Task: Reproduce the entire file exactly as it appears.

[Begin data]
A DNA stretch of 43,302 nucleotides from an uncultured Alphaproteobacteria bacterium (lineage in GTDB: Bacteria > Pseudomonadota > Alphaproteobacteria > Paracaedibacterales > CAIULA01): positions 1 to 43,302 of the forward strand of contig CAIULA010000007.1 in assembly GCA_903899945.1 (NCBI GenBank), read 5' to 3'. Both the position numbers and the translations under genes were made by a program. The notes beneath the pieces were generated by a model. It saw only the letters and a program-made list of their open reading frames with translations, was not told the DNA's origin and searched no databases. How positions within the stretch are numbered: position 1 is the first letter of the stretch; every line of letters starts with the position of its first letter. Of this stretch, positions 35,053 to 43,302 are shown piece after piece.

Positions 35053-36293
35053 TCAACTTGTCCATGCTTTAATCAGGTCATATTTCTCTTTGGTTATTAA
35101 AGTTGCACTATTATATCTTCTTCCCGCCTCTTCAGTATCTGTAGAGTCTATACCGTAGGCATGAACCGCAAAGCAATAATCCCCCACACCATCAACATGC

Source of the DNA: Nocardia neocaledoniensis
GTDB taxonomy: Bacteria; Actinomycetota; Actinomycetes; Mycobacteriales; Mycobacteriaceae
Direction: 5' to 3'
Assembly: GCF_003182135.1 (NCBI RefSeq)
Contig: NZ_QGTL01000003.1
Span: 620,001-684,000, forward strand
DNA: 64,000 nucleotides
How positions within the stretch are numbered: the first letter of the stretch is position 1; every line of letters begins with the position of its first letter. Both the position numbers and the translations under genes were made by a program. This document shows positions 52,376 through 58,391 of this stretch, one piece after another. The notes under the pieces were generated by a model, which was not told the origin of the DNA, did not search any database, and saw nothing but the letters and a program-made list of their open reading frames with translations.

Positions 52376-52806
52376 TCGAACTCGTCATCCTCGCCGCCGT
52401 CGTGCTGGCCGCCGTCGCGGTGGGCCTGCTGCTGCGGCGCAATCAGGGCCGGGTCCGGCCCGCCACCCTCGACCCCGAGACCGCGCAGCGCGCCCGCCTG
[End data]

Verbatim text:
A DNA stretch of 43,302 nucleotides from an uncultured Alphaproteobacteria bacterium (lineage in GTDB: Bacteria > Pseudomonadota > Alphaproteobacteria > Paracaedibacterales > CAIULA01): positions 1 to 43,302 of the forward strand of contig CAIULA010000007.1 in assembly GCA_903899945.1 (NCBI GenBank), read 5' to 3'. Both the position numbers and the translations under genes were made by a program. The notes beneath the pieces were generated by a model. It saw only the letters and a program-made list of their open reading frames with translations, was not told the DNA's origin and searched no databases. How positions within the stretch are numbered: position 1 is the first letter of the stretch; every line of letters starts with the position of its first letter. Of this stretch, positions 35,053 to 43,302 are shown piece after piece.

Positions 35053-36293
35053 TCAACTTGTCCATGCTTTAATCAGGTCATATTTCTCTTTGGTTATTAA
35101 AGTTGCACTATTATATCTTCTTCCCGCCTCTTCAGTATCTGTAGAGTCTATACCGTAGGCATGAACCGCAAAGCAATAATCCCCCACACCATCAACATGC

Source of the DNA: Nocardia neocaledoniensis
GTDB taxonomy: Bacteria; Actinomycetota; Actinomycetes; Mycobacteriales; Mycobacteriaceae
Direction: 5' to 3'
Assembly: GCF_003182135.1 (NCBI RefSeq)
Contig: NZ_QGTL01000003.1
Span: 620,001-684,000, forward strand
DNA: 64,000 nucleotides
How positions within the stretch are numbered: the first letter of the stretch is position 1; every line of letters begins with the position of its first letter. Both the position numbers and the translations under genes were made by a program. This document shows positions 52,376 through 58,391 of this stretch, one piece after another. The notes under the pieces were generated by a model, which was not told the origin of the DNA, did not search any database, and saw nothing but the letters and a program-made list of their open reading frames with translations.

Positions 52376-52806
52376 TCGAACTCGTCATCCTCGCCGCCGT
52401 CGTGCTGGCCGCCGTCGCGGTGGGCCTGCTGCTGCGGCGCAATCAGGGCCGGGTCCGGCCCGCCACCCTCGACCCCGAGACCGCGCAGCGCGCCCGCCTG